Man Reaches The Peak Of His Knowledge of God When He Realizes That He Does Not Know Him


Some irony from scholastic theologians, and perhaps for today's "Systematic Theologians" out there...
 

"Seven years had passed since Eckhart's previous professorship in Paris. Although he had continued to work on his Opus Tripartitum during that time, progress had been slow amid all his travel and administrative work on behalf of the order. Eckhart's second regent professorship in Paris offered him the time and resources to make significant progress on the Opus. Ironically, it was at just this point that his ambitious intellectual pursuit of God appears to have hit a deeply troubling impasse – namely the outer limits of human reason. It was a paradox that Aquinas too had discovered during the composition of his own Summa: 'Man reaches the peak of his knowledge of God when he realizes that he does not know Him, understanding that the divine reality surpasses all human conception of it.' Shortly before his own death, in fact, the Angelic Doctor had experienced a deeper understanding of the divine that 'made everything I had written seem as straw.' For Aquinas and Eckhart, all human perceptions, however logical, remained limited by the derivative and subsequently partial nature of our own understanding...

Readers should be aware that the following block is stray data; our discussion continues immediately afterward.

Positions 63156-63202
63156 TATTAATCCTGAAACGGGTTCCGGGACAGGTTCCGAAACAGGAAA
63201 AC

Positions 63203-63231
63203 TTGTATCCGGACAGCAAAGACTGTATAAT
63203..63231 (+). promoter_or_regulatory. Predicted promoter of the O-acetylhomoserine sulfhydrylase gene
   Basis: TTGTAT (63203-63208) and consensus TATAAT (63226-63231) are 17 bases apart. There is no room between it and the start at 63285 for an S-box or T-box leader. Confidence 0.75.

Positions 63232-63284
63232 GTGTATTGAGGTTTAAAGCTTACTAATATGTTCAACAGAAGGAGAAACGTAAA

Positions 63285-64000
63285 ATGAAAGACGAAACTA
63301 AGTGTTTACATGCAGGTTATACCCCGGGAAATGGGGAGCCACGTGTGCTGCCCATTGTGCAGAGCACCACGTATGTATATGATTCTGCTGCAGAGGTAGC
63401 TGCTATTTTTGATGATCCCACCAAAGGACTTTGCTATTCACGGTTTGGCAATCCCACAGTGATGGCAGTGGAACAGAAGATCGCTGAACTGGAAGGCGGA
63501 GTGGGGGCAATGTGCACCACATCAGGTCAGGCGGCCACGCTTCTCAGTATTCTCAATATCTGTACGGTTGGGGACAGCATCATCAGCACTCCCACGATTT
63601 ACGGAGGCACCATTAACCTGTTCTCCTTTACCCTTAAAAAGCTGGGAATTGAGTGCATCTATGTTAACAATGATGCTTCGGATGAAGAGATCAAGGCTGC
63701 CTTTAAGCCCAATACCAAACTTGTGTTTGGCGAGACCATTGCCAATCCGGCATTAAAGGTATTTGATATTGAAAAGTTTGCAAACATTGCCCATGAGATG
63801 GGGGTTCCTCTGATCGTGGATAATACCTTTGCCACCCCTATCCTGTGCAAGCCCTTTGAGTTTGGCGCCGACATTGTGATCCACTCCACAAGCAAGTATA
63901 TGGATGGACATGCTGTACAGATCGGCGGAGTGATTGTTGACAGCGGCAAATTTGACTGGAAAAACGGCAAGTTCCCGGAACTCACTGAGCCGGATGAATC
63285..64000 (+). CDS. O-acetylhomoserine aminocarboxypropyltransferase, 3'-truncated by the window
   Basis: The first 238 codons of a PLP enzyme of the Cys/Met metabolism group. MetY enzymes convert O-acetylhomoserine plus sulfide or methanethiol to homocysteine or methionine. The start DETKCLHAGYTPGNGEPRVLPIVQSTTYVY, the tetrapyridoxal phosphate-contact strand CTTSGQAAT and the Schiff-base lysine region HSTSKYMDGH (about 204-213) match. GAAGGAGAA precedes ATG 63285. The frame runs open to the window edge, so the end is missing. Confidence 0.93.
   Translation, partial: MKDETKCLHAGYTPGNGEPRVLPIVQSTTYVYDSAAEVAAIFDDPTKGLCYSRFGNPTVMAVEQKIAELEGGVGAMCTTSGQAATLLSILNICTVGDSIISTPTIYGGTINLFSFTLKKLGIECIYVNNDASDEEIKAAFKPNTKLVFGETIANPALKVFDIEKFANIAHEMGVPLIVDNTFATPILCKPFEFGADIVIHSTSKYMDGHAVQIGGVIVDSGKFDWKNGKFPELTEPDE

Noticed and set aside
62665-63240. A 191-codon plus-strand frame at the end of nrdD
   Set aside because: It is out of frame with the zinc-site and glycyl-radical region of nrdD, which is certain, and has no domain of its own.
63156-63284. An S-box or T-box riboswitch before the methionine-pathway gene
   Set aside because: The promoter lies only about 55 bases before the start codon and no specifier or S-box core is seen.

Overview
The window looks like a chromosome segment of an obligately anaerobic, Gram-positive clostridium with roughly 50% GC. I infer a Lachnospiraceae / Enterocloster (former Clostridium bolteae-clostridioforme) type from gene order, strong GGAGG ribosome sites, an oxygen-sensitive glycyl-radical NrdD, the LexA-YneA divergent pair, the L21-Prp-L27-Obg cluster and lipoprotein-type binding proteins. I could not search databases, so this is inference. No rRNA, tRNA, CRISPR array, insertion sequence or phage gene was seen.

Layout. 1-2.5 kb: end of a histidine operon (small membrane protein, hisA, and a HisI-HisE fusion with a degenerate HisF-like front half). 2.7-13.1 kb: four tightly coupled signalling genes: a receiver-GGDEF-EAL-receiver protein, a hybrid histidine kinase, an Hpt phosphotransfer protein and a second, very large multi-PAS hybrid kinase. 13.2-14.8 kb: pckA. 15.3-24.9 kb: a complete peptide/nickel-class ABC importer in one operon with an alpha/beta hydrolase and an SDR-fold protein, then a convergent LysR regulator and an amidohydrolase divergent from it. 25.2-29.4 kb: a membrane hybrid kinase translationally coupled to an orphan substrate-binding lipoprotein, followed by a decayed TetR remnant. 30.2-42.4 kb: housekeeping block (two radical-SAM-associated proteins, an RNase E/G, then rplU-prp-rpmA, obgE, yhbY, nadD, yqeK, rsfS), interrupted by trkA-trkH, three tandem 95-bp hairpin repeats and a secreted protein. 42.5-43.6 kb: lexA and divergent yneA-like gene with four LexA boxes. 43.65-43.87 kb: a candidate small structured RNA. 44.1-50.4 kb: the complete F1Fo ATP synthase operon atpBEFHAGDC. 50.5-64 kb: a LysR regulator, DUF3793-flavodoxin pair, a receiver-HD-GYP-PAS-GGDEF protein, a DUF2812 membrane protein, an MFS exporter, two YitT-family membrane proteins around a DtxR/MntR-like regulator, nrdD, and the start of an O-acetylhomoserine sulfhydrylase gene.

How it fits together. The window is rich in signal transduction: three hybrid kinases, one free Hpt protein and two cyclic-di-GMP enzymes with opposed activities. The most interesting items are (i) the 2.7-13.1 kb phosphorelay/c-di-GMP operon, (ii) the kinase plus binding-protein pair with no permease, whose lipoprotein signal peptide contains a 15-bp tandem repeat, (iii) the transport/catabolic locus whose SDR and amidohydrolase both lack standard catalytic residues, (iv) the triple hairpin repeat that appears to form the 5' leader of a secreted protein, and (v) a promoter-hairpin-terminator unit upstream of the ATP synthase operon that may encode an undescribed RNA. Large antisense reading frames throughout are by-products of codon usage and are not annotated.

Over the past several years, the master had become increasingly intrigued by an alternate way of knowing God – the intuitive or 'mystical' approach embraced by his spiritual father, Augustine. According to Eckhart, Augustine had grasped that theologians were always trying to balance the understanding of God offered 'through a glass darkly' by reason with other wisdom obtained more directly by nonrational experience of the divine. Now Eckhart decided that knowing God intuitively from within was no longer merely a complementary method to knowing God from without through rational inquiry, but was in many important ways superior to it. The master never completely abandoned his philosophical work, but he increasingly acknowledged its inadequacies, particularly in reaching his own ultimate goal of achieving direct experience of the divine."


– Joel F. Harrington, Dangerous Mystic